Curtailing Civil Rights for the Global Good?
In a post-9/11 world, a lot of commentary and political banter is going on all over the media. The far left is blaming the current Bush administration for everything and anything, including the attacks that this country commemorates today. The far right continues to demonize the left and refuses to listen to anything it brings up, including constructive criticism of the war on terror. Those in the middle are about ready to tear out their hair, since it appears that common sense, reasonable discussion, and grown up discourse are going by the wayside in favor of political flame throwing and verbal grenades. Then there are those in the media. While at times it is uncertain what exactly it is that they are doing – other than being cheerleaders for either the right or the left – other times we may be awed by the ill-informed and vile mutterings of drunken movie stars or – which might be even worse – sober actors.
One interesting notion that appears to have a recurrent theme is the idea that America is at fault for the tragedy it endured on September 11. Consider the words of Andy Rooney, who finished up his 60 Minutes commentary by stating:
”Americans are puzzled over why so many people in the world hate us. We seem so nice to ourselves. They do hate us though. We know that and we're trying to protect ourselves with more weapons.This statement is interesting in that it puts the responsibility for being attacked, having so many of our men and women murdered, and having so many children left without mom and dad, grandma and grandpa, or an uncle or aunt – back on us! It does not put complete blame on the villains who made the plans and carried them out, but instead concedes mitigating circumstances.
We have to do it I suppose but it might be better if we figured out how to behave as a nation in a way that wouldn't make so many people in the world want to kill us.“ (1)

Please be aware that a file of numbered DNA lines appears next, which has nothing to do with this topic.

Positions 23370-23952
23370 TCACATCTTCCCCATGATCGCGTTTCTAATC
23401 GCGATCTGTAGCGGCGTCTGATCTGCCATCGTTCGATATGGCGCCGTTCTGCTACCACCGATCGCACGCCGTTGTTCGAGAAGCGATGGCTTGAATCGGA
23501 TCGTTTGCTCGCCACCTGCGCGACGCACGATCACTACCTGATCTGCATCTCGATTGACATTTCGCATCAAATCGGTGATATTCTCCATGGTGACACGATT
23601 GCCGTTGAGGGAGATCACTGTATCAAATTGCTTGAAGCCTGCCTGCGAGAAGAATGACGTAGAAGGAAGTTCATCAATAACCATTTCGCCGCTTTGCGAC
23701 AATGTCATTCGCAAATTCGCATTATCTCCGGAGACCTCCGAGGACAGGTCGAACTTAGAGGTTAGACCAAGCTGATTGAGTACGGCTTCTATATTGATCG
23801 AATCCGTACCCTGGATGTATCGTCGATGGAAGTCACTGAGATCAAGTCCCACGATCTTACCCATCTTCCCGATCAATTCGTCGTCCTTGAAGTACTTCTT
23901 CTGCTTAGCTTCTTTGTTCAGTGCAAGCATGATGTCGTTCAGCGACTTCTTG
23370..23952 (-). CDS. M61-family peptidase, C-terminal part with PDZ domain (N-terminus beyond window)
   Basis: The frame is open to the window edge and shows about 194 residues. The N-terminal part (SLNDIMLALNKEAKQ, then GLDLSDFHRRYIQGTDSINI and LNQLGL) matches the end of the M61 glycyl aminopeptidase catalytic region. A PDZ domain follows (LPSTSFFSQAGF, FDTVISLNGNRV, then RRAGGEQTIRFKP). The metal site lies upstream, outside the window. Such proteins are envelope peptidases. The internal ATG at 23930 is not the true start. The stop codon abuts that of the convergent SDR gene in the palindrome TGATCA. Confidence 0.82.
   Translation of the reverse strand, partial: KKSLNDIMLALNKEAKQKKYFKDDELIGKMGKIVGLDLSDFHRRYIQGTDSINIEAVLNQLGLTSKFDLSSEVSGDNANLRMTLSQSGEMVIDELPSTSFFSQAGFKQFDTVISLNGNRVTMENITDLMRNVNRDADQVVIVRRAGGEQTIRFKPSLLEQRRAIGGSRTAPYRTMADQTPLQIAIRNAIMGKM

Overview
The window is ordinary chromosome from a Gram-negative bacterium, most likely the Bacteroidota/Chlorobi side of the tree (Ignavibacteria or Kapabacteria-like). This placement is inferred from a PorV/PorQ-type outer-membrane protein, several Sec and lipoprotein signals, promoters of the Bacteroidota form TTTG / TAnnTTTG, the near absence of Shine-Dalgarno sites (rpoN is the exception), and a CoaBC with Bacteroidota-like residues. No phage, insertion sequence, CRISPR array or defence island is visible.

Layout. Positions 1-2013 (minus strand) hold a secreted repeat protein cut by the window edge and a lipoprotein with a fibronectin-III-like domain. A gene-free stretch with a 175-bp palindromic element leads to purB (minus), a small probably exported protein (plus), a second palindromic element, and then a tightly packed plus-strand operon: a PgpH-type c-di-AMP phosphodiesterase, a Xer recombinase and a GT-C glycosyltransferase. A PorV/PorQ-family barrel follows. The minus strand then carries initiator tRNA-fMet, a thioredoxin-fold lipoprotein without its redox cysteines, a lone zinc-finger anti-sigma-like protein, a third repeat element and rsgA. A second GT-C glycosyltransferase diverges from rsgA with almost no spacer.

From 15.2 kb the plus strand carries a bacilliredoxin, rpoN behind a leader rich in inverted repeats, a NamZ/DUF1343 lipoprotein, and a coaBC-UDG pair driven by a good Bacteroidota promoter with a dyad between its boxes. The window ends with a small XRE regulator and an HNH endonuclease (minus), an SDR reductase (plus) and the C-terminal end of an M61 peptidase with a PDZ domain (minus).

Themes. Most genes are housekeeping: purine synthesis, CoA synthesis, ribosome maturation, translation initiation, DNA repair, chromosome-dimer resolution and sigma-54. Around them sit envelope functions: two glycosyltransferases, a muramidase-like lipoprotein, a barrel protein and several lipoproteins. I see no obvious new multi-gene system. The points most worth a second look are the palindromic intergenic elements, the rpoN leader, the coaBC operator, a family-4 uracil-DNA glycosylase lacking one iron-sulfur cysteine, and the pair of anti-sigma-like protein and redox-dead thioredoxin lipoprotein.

While the veracity of the statement is highly debatable, it is interesting from the point of view that it calls for a curtailing of civil rights. What is the nation if not the people individually? It is unclear how, in Mr. Rooney’s opinion, we, the people, should behave so as to not “make so many people in the world want to kills us?’ Is he advocating that we let go of our civil rights, and curtail a woman’s right to vote – after all, that must be galling to those who favor the idea of having women in subservient, preferably slavish, conditions living amongst them. Perhaps we should do away with our rights to free speech, so as not offend anyone in the global community by calling their acts of wholesale genocide and slaughter “evil?” Or maybe we should take away the freedom of religion, and no longer allow individuals to worship whom they see fit in a manner that they deem appropriate, and instead banish all sights and sounds of religion – except for those that may be embraced by America’s enemies, so as not to offend them any further?
As you can see, this list can continue ad nauseam, and it is highly unlikely that it will yield any workable solutions for a “kinder, gentler America” that will have no enemies. Instead, it will quite possibly signal the very encroachments and seizures that have caused our forefathers to rebel in the first place!
Thus, Mr. Rooney et. al., perhaps rather than curtailing the hard-won civil rights and liberties of Americans, it would be more productive to curtail the murderous appetites of those who find mass-homicide and terrorism to be an acceptable solution for whatever it is that ails them. Of course, that’s just my opinion.
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